About 5 years ago I found out about vaping, since then I've started 3 cigarettes, all in the first year and all so disgusting I couldn't take more than a couple of drags.

    Still vaping, it costs peanuts (a couple of pounds a week max), I have about 12 years worth of nicotine in the freezer so never need to go out (for that reason anyway) etc.

    If you can quit, quit, if you can't then vape - it's much cheaper and much safer health wise.
     
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  10. notmyself

    notmyself Senior Member

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    what is the difference beetween the two?..does vapping still have carbon monoxide?
     
  11. Alvin2

    Alvin2 If humans were rational...

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    Quitting has many positive health benefits, anyone who wants to should quit.
    The anxiety is a curious animal, many people say smoking reduces anxiety but what happens is when you get cravings the anxiety goes up because your going through withdrawal, after you smoke the anxiety goes down because your nicotinic receptors are saturated. I suspect people confuse this cycle with positive anxiety effects.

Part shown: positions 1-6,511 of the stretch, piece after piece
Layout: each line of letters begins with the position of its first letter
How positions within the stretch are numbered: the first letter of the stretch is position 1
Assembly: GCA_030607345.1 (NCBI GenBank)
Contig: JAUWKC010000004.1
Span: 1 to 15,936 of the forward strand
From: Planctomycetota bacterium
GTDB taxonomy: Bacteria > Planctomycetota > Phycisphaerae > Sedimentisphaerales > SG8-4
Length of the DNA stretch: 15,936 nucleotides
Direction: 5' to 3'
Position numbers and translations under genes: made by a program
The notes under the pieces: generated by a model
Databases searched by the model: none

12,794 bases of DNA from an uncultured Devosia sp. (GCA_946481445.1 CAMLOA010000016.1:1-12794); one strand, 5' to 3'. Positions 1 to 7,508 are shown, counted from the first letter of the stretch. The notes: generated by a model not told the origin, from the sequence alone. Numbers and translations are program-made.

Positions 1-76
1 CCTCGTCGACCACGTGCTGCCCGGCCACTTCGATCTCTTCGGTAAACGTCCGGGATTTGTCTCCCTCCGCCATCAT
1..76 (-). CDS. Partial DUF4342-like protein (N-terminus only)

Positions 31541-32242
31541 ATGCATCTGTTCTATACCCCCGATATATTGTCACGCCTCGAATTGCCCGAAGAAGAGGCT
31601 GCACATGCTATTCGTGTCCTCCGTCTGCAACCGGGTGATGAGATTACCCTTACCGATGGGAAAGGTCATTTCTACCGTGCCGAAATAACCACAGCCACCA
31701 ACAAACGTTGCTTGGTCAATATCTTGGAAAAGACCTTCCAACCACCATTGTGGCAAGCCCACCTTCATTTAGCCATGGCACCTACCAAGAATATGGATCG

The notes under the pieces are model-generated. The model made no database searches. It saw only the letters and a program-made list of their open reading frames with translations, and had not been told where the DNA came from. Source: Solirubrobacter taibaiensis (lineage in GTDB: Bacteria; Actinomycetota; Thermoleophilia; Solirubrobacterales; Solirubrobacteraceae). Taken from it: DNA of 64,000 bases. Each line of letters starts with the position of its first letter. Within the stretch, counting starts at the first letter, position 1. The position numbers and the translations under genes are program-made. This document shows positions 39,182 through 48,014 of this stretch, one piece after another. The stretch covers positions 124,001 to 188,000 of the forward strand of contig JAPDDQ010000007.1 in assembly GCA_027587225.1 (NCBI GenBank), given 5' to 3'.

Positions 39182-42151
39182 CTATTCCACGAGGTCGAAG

So when you quit for good you will stop going through this cycle.

    Its very likely vaping has less health effects then smoking, and it may have new ones of its own (iirc a study found formaldehyde being created by ejuice vapourization). Lets not forget that for a generation cigarette companies tried to maintain ignorance being bliss by paying doctors to advertise that cigarettes are good for you. :bang-head:
    So quitting is best, ecigs are second best but your taking unknown risks. Hopefully the devil you don't know is better then the devil you do know.